When we cherry-pick from the thoughtstream, who told us which ones were cherries in the first place? The art of suggestion upon us by others is well known – and some of us are more susceptible to external suggestions than others. Therefore, we will have accepted some recognition of cherries from others.
This is all new to me - I can’t do this.” Does this sound familiar?
If I say this to myself, then I’ll start to look for the ‘cherries’ of “I can’t” from my thoughtstream. Each one I pick out will confirm that I can’t do this. I’m not looking for the “I can” cherries am I? Those are the cans of tomatoes or peaches.
Also, if this isn’t bad enough, some of the juice from the cherries starts to colour up and contaminate things nearby – like doing new things. Next time we’re looking for the cherries of “I can’t” we’ll be picking out “doing new things” as well.
There’s a natural progression to my desire for being in control and the “not being in control” brought about by “new things I can’t do.” I just won’t do them! For my life to be smoothly in control I’ll avoid that kind of stuff – I just won’t go there.

I’ll readily admit that I spent well over forty years believing that control was the way to go, and I was a very good cherry-picker and occasional dredger. Looking back over those years, I’m not surprised that I failed to spot the tell-tale signs of over-thinking, of when my head was full of spinning plates I was endeavouring to keep spinning. When it’s like that it feels like there’s no time to step back and change the perspective, even if we know that that is what we need to do! Most of the time we just plough on with conquering that thoughtstream, charting that wilderness – and ploughing is not a word I choose casually either!  

The thing is, our thoughtstream IS a wilderness. Every morsel of cherry, or of dredge, is neither REAL nor is OURS – until we make it so.
In the very act of seeking out resources to enable us, we are looking to tame a wilderness that we think is ours.

Now you might be pointing the finger at me by now, as far as this article is concerned, reminding me that in order for me to have written it I will have picked some cherries out of my thoughtstream. For all you or I know, I may even have been dredging!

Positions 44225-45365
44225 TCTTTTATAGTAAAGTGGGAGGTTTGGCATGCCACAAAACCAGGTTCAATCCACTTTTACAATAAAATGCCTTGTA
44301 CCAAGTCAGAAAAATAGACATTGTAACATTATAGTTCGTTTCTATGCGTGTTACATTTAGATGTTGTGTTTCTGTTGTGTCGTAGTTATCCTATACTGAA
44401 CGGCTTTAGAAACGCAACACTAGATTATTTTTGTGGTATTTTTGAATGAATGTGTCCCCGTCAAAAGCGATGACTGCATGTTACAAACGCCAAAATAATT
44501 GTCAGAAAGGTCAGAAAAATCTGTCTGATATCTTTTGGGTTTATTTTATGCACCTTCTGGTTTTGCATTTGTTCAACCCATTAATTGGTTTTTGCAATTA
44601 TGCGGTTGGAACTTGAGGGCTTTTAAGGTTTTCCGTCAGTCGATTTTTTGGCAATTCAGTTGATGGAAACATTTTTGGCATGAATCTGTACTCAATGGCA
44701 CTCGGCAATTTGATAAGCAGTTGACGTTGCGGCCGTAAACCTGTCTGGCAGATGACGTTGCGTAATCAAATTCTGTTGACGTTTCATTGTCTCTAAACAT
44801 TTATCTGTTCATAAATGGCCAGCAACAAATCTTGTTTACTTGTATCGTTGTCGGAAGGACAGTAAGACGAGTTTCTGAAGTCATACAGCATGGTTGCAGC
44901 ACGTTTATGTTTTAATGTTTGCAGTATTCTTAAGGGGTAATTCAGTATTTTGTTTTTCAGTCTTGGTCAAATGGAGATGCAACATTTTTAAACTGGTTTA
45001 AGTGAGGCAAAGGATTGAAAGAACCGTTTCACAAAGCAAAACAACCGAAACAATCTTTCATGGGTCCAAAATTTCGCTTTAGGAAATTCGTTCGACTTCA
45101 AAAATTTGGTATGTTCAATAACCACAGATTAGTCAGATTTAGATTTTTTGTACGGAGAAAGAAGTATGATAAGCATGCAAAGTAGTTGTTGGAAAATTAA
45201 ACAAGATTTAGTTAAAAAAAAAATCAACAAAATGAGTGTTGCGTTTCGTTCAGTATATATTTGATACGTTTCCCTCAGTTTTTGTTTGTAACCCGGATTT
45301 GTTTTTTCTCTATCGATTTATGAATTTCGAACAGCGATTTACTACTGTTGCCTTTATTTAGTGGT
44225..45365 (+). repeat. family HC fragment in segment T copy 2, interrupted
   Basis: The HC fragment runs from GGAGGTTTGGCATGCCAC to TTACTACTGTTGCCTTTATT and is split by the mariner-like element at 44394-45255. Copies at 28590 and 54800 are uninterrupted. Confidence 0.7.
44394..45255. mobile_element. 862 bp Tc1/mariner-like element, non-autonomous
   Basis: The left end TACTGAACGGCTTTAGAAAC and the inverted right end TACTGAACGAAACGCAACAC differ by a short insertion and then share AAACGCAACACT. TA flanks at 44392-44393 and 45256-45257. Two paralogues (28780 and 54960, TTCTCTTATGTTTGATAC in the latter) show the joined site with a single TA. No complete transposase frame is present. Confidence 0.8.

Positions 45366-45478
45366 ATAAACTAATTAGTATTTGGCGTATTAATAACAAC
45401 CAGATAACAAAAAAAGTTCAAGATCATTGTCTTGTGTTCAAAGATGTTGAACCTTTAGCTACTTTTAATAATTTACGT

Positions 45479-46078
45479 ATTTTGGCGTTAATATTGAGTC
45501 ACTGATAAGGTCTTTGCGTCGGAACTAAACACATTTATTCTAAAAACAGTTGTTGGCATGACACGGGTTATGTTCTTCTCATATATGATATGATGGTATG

And I would agree with you – yes, I’ve latched onto some energy flowing by and amplified it by allowing some cell division to take place. I’ve given some of it a second or further thought. It’s what we ALL do, all the time we engage in a thought process.

The difference here for me is that, compared to those forty or so ordinary years when the purpose was control, the purpose NOW is for exploration.

It’s more like I’m flying over the wilderness, looking down. Or maybe I’m plying a lone trek through the territory, on a voyage of discovery - not looking to hack a path in order to build the broad highway back to ME. I’m exploring, through curiosity and a desire to know. I am not sponsored by any exploiters and I am not looking to garner some fruit and take it back to my own domain.

You could say that my domain is the wilderness – and I’m happy to keep the wilderness wild, unknown, unsullied, unexploited. For it is not my wilderness, per se, it is just a wilderness. If I were to chart the wilderness, it would, for one, cease to be unknown – and also the charts would be mine.

Oh indeed, I do occasionally lose sight of these things and climb into my own head as pilot of the plane, so to speak. Sometimes I crash land on the journey, though these days I mostly just notice the turbulence and ride out the storm.

There is much metaphor here, and even my use of metaphor ebbs and flows, shoots the rapids and occasionally goes into free fall. Draw whatever conclusions you will - however I would invite you to always check out the purpose of your actions in wanting to chart the wilderness. For in the very act of checking out you may arrive at the conclusion that you, too, are an explorer not an exploiter for resources – and charting, therefore, is not a necessity.

Just be comfortable in knowing that the elements in the thoughtstream are not real, and nor are they yours until you make them so.